The Dreaming – underpins all aspects of Aboriginal spirituality and traditional life Kinship – fabric of traditional Aboriginal society – everyone is related through the complex web of the Dreaming Totems: Tribes are made up of clans, each descended from a spirit ancestor Totem – a natural part of the region the clan originated from Represents the ongoing life force of the Dreaming – are used at ceremonies Unifies the clan under the spirit ancestor and creates a metaphysical connection with other clans bearing the same totem Transcendent bond between humans and their totem as well as a Dreaming kinship with other individuals bearing the same totem Spirit ancestors: Expect the members of these kinship groups to fulfil certain obligations Required to obey tribal laws and beliefs and to subordinate individual interests to the greater good of the community Reciprocal network of giving and receiving of right and obligations Expect the knowledge will be passed down through the tribe Require the kinship group to act as custodians of designated territory and totems Ceremonial life
Separation from the Land For Aboriginal people, loss of Land is the same as loss of spiritual identity Results in inability to fulfill ritual responsibilities, and a loss of purpose Land is inextricably connected to kinship, ceremonial life, family connections and relationships Loss of land resulted in the destruction of totemic responsibilities Order of events 1788: settlement and establishment of Terra Nullius, marked the start of the removal of tribes from the Land 1820s-1850s: government and churches established missions and reserves Imposed Chrisitianity and European culture/lifestyle Objected to most aspects of Aboriginal spirituality Separation from Kinship Groups Destroyed kinship and the identity of Aboriginal communities Wiped out thousands of years of stories and culture, which is irretrievable without those kinship ties Order of events 1838: Policy of Protection forcibly placed Aboriginal people on missions and reserves, which resulted in the mass dispossession of Aboriginal people Deliberate attempt to destroy Aboriginal spirituality Resulted in the destruction of kinship, traditional gender roles, culture, language, etc.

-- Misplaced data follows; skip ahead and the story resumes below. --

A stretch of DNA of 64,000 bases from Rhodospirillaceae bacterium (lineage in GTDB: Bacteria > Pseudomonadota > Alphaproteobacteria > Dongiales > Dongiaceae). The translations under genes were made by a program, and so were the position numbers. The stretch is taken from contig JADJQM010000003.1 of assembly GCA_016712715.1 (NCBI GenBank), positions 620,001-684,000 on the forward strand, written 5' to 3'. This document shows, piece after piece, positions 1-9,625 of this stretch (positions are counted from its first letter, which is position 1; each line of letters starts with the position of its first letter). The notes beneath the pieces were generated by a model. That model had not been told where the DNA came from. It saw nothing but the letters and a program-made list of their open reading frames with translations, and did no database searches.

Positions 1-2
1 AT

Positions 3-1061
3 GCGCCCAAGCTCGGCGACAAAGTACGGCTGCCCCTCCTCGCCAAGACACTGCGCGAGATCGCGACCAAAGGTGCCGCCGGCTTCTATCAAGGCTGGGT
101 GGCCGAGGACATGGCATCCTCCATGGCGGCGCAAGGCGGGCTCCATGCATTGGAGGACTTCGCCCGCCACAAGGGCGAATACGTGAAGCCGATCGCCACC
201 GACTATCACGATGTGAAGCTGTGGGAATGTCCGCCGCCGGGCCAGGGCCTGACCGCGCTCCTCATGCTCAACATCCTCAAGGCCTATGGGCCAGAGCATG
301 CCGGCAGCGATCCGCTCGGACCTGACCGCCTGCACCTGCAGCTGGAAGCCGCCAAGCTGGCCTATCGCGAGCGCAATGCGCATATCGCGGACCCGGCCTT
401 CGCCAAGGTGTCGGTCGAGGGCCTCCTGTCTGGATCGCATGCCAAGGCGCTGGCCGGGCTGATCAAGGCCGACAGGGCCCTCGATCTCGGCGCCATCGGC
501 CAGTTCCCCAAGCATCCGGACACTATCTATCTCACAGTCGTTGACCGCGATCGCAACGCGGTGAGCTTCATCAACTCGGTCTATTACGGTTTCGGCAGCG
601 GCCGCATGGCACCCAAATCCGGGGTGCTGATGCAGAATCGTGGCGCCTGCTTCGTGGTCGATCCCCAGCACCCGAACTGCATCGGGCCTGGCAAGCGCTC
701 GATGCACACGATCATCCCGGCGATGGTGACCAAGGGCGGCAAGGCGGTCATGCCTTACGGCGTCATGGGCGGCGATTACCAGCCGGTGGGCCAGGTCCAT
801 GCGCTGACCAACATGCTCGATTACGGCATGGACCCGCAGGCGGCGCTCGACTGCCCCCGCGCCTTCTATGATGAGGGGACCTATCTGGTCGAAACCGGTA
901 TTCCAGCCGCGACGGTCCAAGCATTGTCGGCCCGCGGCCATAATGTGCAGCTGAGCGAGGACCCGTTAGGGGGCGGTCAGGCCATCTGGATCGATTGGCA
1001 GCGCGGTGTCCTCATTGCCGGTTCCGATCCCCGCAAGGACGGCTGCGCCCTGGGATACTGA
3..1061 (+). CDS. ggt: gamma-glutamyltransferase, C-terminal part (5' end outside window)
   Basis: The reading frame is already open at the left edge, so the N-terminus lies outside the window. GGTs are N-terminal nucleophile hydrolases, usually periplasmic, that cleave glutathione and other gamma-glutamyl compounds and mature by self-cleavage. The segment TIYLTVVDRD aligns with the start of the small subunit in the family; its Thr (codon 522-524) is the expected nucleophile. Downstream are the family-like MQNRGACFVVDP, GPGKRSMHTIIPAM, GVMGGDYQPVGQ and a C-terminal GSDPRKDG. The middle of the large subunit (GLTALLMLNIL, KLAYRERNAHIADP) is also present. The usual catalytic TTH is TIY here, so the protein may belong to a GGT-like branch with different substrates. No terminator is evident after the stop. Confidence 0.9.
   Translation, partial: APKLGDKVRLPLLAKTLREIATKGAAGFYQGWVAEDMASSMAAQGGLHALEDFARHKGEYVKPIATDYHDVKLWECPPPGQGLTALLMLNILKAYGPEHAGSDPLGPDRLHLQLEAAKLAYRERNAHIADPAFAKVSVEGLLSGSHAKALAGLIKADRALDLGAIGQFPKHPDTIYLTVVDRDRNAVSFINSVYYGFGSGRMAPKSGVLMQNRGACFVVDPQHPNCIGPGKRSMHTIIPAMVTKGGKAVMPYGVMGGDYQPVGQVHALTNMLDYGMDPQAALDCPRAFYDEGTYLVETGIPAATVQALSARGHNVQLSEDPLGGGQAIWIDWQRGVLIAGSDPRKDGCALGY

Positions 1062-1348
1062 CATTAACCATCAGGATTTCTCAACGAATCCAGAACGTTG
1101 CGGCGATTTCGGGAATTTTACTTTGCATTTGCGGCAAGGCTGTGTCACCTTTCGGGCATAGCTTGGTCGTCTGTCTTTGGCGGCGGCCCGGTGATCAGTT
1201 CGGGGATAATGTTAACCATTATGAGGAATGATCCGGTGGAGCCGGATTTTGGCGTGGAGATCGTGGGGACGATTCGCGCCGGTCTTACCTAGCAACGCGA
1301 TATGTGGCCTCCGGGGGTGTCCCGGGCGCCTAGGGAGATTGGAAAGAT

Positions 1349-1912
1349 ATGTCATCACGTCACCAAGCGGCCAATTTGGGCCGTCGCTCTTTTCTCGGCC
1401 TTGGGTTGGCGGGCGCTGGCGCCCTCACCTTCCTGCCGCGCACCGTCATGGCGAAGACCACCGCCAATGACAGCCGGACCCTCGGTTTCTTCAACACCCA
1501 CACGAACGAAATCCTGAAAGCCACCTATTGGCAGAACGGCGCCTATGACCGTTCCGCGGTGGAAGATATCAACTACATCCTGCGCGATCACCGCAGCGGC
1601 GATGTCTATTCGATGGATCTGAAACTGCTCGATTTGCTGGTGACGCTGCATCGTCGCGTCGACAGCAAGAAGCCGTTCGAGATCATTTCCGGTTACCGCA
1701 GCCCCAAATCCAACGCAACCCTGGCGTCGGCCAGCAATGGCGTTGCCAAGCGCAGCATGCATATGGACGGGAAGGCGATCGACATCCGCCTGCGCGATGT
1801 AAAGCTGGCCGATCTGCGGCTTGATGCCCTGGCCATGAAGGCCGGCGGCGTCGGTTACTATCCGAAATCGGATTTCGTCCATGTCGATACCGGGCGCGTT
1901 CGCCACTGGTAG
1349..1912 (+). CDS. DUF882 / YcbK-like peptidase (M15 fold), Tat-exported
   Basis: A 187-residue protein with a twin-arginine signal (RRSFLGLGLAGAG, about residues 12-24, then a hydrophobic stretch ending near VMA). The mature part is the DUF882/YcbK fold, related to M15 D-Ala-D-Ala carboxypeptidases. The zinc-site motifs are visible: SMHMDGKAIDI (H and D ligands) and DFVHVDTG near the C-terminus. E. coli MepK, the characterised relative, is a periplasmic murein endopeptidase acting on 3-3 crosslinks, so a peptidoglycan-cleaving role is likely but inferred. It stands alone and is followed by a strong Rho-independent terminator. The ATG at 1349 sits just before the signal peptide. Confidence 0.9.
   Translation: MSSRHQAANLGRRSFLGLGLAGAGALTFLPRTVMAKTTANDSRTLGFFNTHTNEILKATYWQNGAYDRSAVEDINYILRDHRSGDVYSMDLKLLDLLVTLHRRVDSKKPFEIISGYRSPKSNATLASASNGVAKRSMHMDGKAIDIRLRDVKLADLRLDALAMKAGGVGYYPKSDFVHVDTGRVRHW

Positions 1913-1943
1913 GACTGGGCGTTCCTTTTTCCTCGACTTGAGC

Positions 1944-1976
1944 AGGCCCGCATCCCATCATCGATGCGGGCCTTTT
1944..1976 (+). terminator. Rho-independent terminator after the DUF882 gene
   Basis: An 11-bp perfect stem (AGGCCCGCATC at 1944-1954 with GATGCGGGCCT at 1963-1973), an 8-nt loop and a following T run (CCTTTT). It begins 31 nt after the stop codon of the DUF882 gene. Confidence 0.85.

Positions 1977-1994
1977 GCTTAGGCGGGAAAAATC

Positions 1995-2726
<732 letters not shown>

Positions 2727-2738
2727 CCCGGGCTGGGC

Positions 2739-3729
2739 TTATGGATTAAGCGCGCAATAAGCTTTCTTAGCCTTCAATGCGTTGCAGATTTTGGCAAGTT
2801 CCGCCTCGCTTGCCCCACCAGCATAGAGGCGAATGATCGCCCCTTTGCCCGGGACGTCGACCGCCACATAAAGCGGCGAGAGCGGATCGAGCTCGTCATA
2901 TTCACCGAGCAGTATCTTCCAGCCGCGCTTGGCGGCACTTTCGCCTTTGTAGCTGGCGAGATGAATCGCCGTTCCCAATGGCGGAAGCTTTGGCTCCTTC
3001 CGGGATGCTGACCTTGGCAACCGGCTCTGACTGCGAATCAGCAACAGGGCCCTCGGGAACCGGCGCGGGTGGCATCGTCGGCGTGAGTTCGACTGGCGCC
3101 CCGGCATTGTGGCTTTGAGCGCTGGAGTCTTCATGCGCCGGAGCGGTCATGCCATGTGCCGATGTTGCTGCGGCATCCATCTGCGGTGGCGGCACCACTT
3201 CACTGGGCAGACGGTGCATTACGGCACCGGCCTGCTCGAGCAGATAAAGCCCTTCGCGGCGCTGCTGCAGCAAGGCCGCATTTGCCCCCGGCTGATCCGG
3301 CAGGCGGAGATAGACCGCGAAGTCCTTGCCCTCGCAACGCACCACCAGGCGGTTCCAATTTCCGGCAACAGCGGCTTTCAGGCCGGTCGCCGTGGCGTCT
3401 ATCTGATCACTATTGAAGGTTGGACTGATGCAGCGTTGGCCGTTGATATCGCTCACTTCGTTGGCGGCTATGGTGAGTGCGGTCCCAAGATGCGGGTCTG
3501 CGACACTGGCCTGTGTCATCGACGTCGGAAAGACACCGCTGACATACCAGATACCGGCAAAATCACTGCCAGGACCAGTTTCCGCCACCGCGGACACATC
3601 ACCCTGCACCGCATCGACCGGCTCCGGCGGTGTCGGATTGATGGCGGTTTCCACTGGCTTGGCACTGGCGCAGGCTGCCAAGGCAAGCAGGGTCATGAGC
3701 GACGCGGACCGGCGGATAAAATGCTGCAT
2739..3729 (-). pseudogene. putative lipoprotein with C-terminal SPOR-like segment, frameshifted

The Dreaming is a fundamental concept that underpins all aspects of Aboriginal spirituality The Dreaming refers to Aboriginal spiritual beliefs about creation and existence According to Aboriginal spirituality, all life is part of a larger network that can be traced back to the ANCESTOR BEINGS of the Dreaming The Dreaming involves all knowledge and understanding in Aboriginal societies The Dreaming incorporates an explanation for the origins of the Universe The Dreaming is INEXTRICABLY CONNECTED TO THE LAND as the Land is the physical medium through which the Dreaming is expressed, and since the Ancestor Spirits are said to continue to reside within the Land The Dreaming is METATEMPORAL, meaning it incorporates the past, present and future as a complete and present reality The Dreaming is embedded in all aspects of Aboriginal life, because every part of Aboriginal life is derived from the Dreaming Kinship Kinship identify a system of belonging and responsibilities within a clan Kinship is not only based on family, but also one’s totem, usually a plant or an animal, which represent a person’s or group’s connection with the Ancestor Spirits Kinship ties govern all interactions with other people (such as who you can marry, who you can talk to, etc.
MODULE 1 – The Nature of Religion and Belief Systems
Overview Students learn about religion as a worldview that acknowledges the supernatural dimension and has a belief in a divine being or powers beyond the human and/or dwelling within the individual Key Questions: What is a worldview?
Divinity and Humanity of Jesus Christ Divine: of or pertaining to God Jesus is 100% divine, God incarnate (made flesh) Human: of of pertaining to the nature of people Jesus is 100% Human Jesus being both 100% divine and 100% human is known as “Hypostatic Union” Jesus is the Word of God made flesh (John 1:1, John 1:14) His divinity is evident through the Gospel testimonies of the miracles and healings performed by Jesus His humanity is evident through his life as a carpenter and his suffering on the Cross Council of Nicaea - 325CE Early Christian thinkers argued over Jesus’ dual nature, and found it difficult to explain how and why God ‘was a man’.
Books of the Bible The Bible can be broken down into 2 parts: Old Testament: Hebrew Bible consisting of the 24 books of the TaNaKh (can be divided into Torah, Nevi’im and Ketuvim) Also contains the Apocrypha/Deuterocanon, which are disputed books (Catholics and Orthodox recognise these books as part of the Bible, Protestants do not) New Testament: 27 books about the life and actions of Jesus, consists of 4 Gospels (Matthew, Mark, Luke, John), followed by the Acts of the Apostles, then the 21 Epistles (Letters) and the Book of Revelation.